The most dangerous form of skin cancer, these cancerous growths develop when unrepaired DNA damage to skin cells (most often caused by ultraviolet radiation from sunshine or tanning beds) triggers mutations (genetic defects) that lead the skin cells to multiply rapidly and form malignant tumors. These tumors originate in the pigment-producing melanocytes in the basal layer of the epidermis. Melanomas often resemble moles; some develop from moles. The majority of melanomas are black or brown, but they can also be skin-colored, pink, red, purple, blue or white. Melanoma is caused mainly by intense, occasional UV exposure (frequently leading to sunburn), especially in those who are genetically predisposed to the disease. Melanoma kills an estimated 10,130 people in the US annually.
If melanoma is recognized and treated early, it is almost always curable, but if it is not, the cancer can advance and spread to other parts of the body, where it becomes hard to treat and can be fatal. While it is not the most common of the skin cancers, it causes the most deaths. In 2016, an estimated 76,380 of these will be invasive melanomas, with about 46,870 in males and 29,510 in women.
Merkel cell carcinoma (MCC) is a rare, aggressive skin cancer that is at high risk of recurring and spreading (metastasizing) throughout the body, with most recurrences taking place within two years after diagnosis of the primary tumor. While the disease is 40 times rarer than melanoma (an estimated 0.24 cases per 100,000 persons in the U.S, or about 2,500 cases total),  it kills about one in three patients compared with one in nine for melanoma. Approximately 700 people die from MCC each year in the U.S.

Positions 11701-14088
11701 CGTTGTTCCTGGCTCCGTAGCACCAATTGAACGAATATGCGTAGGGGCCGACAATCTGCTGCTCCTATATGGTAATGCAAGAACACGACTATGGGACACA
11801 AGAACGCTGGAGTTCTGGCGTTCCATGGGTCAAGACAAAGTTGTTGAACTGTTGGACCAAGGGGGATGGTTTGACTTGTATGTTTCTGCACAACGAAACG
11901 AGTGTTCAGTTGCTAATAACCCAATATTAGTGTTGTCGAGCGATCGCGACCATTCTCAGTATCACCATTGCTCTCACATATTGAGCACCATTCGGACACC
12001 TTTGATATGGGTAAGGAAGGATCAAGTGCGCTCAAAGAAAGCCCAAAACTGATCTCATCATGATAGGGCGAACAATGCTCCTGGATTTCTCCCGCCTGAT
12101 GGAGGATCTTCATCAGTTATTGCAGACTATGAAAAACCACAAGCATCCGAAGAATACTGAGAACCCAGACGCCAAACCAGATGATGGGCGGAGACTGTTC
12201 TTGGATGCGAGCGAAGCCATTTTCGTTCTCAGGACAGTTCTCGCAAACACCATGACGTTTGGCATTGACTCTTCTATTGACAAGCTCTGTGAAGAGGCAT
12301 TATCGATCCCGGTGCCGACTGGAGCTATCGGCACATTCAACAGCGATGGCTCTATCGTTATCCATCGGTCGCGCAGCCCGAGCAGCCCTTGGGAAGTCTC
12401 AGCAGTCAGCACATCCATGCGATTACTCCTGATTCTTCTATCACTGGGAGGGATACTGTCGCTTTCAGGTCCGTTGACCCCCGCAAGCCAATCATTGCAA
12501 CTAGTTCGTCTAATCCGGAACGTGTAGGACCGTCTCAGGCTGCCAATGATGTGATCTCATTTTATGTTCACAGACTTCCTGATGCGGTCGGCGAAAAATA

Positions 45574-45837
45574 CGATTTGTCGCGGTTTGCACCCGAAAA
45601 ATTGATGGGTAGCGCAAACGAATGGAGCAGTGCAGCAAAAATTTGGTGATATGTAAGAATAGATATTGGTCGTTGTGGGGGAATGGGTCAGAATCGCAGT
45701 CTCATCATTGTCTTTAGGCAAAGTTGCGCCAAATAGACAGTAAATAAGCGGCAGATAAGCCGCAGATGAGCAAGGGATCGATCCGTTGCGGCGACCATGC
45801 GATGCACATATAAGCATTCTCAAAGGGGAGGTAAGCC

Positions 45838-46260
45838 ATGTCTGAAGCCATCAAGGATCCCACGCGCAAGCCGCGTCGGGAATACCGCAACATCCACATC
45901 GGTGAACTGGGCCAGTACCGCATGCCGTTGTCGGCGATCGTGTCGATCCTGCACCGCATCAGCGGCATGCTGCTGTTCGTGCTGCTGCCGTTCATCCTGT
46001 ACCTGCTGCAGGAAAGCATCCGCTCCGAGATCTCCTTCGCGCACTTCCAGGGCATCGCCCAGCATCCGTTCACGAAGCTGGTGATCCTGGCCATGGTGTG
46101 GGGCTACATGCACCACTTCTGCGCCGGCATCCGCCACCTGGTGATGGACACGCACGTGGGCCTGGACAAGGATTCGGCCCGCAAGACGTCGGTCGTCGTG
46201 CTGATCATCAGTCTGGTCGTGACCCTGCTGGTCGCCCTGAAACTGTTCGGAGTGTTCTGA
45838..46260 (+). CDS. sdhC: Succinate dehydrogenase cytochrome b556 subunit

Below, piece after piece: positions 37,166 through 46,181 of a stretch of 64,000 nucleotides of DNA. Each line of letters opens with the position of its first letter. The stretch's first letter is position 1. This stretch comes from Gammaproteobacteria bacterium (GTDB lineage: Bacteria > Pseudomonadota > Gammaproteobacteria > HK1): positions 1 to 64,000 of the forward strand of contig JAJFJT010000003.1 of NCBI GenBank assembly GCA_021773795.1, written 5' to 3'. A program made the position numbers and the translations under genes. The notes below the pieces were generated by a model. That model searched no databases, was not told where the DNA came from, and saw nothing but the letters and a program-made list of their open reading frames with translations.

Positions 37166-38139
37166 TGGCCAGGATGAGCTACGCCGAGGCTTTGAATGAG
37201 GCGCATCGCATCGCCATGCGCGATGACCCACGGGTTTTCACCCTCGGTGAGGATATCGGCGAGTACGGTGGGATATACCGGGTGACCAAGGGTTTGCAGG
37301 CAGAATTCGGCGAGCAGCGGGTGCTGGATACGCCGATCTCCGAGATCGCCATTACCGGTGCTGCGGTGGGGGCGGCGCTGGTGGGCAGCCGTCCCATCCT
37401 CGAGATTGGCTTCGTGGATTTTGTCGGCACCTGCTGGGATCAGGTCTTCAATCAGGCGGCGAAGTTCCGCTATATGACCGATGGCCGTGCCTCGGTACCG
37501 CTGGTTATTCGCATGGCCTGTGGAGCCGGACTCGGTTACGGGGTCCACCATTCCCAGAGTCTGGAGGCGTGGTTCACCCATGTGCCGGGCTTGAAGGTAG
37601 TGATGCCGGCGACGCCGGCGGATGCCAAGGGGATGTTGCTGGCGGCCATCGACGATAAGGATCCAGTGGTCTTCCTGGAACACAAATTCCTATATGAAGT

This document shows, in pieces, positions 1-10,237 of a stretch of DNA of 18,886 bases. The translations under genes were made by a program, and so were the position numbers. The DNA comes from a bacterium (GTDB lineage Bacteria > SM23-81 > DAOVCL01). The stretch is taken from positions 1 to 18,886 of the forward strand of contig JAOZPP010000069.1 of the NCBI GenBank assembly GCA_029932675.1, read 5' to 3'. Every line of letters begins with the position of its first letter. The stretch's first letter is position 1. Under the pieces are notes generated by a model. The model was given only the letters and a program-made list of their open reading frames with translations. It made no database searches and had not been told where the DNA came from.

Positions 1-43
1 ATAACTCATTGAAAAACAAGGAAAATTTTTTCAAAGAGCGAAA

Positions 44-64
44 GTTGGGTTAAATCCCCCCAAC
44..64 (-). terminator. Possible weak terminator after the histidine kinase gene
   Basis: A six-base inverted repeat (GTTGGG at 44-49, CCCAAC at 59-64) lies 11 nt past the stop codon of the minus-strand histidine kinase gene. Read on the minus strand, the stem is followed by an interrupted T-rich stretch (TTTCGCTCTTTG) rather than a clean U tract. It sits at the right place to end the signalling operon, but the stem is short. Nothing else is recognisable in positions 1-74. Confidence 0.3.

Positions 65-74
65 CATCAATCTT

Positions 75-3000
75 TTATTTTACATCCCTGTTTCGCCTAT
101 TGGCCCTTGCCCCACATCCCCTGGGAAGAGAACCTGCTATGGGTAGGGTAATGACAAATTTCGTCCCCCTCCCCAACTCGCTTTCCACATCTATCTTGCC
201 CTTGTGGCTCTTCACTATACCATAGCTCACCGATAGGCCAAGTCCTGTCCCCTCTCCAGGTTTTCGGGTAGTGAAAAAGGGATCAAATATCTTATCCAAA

MCC most often arises on sun-exposed areas in fair-skinned individuals over age 50. Its name comes from the similarity of these cancer cells to normal Merkel cells in the skin that are thought to be associated with touch sensation. Normal Merkel cells were first described more than 100 years ago by Friedrich Sigmund Merkel.

Squanmous Cell Carcinoma
Squamous cell carcinoma (SCC) is an uncontrolled growth of abnormal cells arising in the squamous cells, which compose most of the skin’s upper layers (the epidermis). SCCs often look like scaly red patches, open sores, elevated growths with a central depression, or warts; they may crust or bleed. They can become disfiguring and sometimes deadly if allowed to grow. More than 1 million cases of squamous cell carcinoma are diagnosed each year in the U.S., and (depending on different estimates) as many as 8,800 people die from the disease. Incidence of the disease has increased up to 200 percent in the past three decades in the U.S. 
SCC is mainly caused by cumulative ultraviolet (UV) exposure over the course of a lifetime; daily year-round exposure to the sun’s UV light, intense exposure in the summer months, and the UV produced by tanning beds all add to the damage that can lead to SCC.

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All the information about skin cancer has been from this→  SKIN CARE INFO! site. 
again I AM NOT A DOCTOR I AM JUST TRYING TO GIVE INFORMATION!
If you feel like you may need to see a doctor please do so. And please use sunscreen!!